• The full name and address of the winner.


    Required records continued3

    REQUIRED RECORDS(CONTINUED)

    • All unplayed chances must be retained for two years

    • All winning chances for prizes in excess of $100 must also be retained for two years.


    Required records continued4

    REQUIRED RECORDS(CONTINUED)

    • Additionally, separate annual records must be kept for:

      • The number and amount of all prizes awarded in excess of $100.

      • The total amount of all prizes awarded in each 7-day period.

      • The amount of raffle prizes awarded each month.


    Enforcement

    ENFORCEMENT


    Enforcement1

    ENFORCEMENT

    • District Attorneys and other law enforcement officials investigate criminal violations of the Act.

    • The Act provides for criminal penalties and SGOC permit suspensions for violations.

    • BLCE handles most violations administratively.

      • Egregious or continued violations may result in criminal charges against individuals and/or the eligible organization.


    Enforcement continued

    ENFORCEMENT(CONTINUED)

    • ACCESS TO RECORDS

      • The Liquor Code gives BLCE officers access to the business records of all establishments licensed by the PLCB.

        • Records must be maintained on site.

        • May be reviewed without a warrant.

        • These include all small games of chance records.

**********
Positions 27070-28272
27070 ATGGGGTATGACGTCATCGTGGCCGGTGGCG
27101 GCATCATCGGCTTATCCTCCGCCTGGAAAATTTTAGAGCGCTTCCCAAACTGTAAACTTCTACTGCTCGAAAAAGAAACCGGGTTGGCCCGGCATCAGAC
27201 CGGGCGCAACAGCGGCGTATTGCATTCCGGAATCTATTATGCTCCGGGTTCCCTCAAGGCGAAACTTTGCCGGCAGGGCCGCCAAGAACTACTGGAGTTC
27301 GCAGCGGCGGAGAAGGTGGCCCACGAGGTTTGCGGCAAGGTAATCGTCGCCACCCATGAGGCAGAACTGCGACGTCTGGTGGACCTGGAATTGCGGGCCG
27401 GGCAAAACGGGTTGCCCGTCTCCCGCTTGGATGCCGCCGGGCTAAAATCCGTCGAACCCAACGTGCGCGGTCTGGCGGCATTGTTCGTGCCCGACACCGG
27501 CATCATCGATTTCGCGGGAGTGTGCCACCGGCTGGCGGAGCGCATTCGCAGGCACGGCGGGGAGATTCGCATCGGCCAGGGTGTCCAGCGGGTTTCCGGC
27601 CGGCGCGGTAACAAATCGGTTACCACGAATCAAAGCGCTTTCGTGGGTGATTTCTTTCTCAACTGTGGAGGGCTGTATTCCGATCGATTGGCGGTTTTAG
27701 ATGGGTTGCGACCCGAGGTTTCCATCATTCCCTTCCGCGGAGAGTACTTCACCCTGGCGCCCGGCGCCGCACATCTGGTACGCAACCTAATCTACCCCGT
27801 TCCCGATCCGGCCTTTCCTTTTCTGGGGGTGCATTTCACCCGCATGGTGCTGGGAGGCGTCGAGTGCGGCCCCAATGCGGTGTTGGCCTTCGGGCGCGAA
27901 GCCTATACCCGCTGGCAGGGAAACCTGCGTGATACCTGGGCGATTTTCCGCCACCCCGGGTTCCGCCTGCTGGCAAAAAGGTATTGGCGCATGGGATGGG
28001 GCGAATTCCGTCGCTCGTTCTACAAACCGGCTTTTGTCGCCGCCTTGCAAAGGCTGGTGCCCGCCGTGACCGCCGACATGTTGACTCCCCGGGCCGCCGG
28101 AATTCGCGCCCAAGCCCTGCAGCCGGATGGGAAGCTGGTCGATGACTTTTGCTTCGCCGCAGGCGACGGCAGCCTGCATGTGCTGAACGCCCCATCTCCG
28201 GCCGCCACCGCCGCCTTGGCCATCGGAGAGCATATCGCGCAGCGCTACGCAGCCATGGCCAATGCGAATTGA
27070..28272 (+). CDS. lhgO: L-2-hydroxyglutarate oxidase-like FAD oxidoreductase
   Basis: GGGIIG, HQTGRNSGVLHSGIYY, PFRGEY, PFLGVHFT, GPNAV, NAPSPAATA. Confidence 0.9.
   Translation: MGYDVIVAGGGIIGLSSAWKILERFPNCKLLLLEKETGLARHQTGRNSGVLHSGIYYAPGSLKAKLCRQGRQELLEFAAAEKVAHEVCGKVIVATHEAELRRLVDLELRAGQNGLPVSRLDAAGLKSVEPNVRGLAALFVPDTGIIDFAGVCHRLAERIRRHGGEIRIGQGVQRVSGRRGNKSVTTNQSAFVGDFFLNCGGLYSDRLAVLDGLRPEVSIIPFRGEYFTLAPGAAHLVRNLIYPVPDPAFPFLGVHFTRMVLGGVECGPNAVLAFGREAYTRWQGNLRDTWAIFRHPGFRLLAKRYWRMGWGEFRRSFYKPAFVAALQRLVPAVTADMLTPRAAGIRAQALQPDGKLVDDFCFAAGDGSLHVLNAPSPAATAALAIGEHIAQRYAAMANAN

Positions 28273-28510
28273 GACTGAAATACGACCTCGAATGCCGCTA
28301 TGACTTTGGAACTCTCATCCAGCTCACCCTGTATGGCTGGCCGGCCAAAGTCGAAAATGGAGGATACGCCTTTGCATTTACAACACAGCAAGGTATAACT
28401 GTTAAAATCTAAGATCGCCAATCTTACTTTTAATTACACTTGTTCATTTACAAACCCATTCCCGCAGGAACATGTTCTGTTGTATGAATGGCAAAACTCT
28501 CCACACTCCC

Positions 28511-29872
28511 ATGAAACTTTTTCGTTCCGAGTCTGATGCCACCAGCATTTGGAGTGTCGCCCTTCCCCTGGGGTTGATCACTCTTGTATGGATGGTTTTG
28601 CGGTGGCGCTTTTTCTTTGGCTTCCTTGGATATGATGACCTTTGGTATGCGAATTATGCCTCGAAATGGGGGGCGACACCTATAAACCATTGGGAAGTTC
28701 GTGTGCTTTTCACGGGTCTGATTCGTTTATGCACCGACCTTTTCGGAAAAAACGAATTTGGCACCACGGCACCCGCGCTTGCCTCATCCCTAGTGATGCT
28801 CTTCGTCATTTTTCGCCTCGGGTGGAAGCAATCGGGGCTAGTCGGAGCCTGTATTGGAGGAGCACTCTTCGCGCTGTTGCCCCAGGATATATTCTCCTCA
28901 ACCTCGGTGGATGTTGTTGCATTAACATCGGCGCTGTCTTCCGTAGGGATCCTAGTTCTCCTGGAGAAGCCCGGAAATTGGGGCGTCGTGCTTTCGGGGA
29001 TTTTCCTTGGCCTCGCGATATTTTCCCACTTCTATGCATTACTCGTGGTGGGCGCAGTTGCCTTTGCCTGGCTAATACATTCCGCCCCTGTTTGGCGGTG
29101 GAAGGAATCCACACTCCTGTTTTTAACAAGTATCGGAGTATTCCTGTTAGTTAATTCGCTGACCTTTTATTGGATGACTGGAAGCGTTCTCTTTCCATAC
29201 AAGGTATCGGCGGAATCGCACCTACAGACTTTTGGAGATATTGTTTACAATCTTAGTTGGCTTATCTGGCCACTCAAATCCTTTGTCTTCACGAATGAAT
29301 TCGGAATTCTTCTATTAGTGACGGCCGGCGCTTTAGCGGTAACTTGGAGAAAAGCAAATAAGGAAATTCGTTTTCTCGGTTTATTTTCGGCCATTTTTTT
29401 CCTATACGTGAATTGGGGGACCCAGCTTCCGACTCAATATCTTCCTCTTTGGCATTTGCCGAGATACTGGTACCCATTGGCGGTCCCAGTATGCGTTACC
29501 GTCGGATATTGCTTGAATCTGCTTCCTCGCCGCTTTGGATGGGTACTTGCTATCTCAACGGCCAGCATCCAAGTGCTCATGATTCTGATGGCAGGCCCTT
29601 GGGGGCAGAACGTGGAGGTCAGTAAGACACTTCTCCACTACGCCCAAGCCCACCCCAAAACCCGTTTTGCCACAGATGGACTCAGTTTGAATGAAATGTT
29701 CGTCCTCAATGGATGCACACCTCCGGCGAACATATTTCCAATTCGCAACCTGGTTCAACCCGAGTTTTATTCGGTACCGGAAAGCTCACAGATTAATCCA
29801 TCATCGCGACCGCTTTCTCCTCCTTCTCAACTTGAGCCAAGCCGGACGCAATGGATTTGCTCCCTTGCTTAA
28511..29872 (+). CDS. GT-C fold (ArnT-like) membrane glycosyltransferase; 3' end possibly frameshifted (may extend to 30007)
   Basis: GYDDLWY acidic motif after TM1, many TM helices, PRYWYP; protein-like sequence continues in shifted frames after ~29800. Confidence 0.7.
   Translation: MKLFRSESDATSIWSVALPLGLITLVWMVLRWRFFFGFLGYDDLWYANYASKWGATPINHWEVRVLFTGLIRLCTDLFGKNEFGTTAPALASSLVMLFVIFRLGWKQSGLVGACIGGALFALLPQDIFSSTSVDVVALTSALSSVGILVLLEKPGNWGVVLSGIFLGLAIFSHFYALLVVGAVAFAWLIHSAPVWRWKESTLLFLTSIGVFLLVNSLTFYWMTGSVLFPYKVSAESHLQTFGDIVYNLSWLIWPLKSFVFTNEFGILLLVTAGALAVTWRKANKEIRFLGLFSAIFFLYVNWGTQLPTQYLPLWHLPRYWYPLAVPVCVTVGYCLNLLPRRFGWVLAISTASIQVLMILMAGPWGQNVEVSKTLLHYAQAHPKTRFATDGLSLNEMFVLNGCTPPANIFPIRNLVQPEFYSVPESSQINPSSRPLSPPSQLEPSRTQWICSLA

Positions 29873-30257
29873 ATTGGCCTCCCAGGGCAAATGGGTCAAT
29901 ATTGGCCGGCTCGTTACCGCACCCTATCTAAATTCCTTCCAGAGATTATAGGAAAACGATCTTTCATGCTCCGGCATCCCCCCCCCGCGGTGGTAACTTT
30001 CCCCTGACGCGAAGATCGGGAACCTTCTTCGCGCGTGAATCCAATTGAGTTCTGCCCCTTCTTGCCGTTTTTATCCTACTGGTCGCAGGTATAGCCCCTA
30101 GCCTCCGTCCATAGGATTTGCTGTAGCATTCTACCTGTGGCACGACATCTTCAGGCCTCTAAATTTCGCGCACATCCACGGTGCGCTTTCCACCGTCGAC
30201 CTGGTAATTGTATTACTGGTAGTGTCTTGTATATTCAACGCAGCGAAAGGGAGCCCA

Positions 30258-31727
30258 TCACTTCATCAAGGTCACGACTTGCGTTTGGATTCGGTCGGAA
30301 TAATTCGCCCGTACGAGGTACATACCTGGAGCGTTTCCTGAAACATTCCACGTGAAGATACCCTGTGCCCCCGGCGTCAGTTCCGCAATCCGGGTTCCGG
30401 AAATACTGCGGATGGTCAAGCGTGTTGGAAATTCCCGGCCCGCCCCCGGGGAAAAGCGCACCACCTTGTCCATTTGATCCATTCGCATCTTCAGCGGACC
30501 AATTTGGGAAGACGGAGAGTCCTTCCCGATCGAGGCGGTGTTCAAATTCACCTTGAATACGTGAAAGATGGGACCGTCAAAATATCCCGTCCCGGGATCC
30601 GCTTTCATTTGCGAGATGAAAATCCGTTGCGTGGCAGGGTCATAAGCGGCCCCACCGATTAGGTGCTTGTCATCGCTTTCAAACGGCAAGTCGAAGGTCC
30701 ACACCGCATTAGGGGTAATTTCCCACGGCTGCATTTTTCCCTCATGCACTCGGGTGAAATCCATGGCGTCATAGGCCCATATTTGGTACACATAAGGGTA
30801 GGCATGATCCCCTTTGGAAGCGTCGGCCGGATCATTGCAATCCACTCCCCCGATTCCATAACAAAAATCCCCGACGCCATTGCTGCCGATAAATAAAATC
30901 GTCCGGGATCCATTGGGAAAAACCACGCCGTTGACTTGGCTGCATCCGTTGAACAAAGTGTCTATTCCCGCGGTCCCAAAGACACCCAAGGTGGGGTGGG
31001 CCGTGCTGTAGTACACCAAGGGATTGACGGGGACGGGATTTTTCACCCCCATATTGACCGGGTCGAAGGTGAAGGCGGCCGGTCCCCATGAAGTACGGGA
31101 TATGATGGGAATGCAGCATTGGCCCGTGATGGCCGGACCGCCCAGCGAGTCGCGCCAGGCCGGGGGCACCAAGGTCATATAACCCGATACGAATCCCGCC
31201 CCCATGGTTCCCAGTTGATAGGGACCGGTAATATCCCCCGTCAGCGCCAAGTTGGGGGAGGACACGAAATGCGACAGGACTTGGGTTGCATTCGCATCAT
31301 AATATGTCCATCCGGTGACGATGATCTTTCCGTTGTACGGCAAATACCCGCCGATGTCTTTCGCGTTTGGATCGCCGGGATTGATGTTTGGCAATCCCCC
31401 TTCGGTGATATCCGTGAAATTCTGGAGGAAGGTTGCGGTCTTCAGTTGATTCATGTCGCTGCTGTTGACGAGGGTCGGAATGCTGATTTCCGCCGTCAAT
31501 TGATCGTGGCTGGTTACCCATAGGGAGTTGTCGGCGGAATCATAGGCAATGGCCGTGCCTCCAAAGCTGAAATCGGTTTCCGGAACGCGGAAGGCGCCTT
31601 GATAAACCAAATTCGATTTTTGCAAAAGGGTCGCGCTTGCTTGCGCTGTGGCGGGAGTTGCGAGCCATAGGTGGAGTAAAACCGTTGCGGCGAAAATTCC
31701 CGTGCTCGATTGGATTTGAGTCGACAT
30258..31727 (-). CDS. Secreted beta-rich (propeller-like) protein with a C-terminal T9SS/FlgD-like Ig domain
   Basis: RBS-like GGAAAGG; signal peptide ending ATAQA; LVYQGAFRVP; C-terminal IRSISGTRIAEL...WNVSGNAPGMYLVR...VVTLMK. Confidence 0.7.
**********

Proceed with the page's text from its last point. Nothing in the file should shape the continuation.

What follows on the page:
• The SGOC Act permits the District Attorney or an authorized representative to review the records of licensed organizations, distributors and manufacturers without a warrant.


    Enforcement continued1

    ENFORCEMENT(CONTINUED)

    • Common sense approach to enforcement

      • Each case is considered separately.

      • Cases are discussed with the appropriate District Attorney prior to criminal charges being filed.

      • Investigation are sometimes conducted to verify how proceeds are utilized.

        • Example – Prizes paid in an extra raffle conducted to benefit a sick child put the organization over the $5000 prize weekly limit.

          • May be considered as a mitigating factor.


    Penalties

    PENALTIES


    Penalties1

    PENALTIES

    Eligible organizations

    •  An eligible organization violating the act is guilty of a summary offense, and shall pay a fine of up to $1000 and:

      • 1st offense – forfeit its license for remainder of the license term or six months, whichever is longer.

      • 2nd or subsequent offense - forfeit its license for the remainder of the license term and be ineligible to be licensed for the following license term

      • 3rd or subsequent offense, forfeit its license and be ineligible for a license renewal for 30 months thereafter.


    Penalties2

    PENALTIES

    Individuals

    •  A person who conducts, or who assists in the conduct of games of chance in violation of the act is guilty of:

      • 1st offense - a summary

      • 2nd offense - a misdemeanor of the third degree

      • 3rd offense - a misdemeanor of the first degree


    Penalties3

    PENALTIES

    • Rigging games or accepting contingency fees on the operation of games in a Misdemeanor of the First Degree.


    Questions

    QUESTIONS?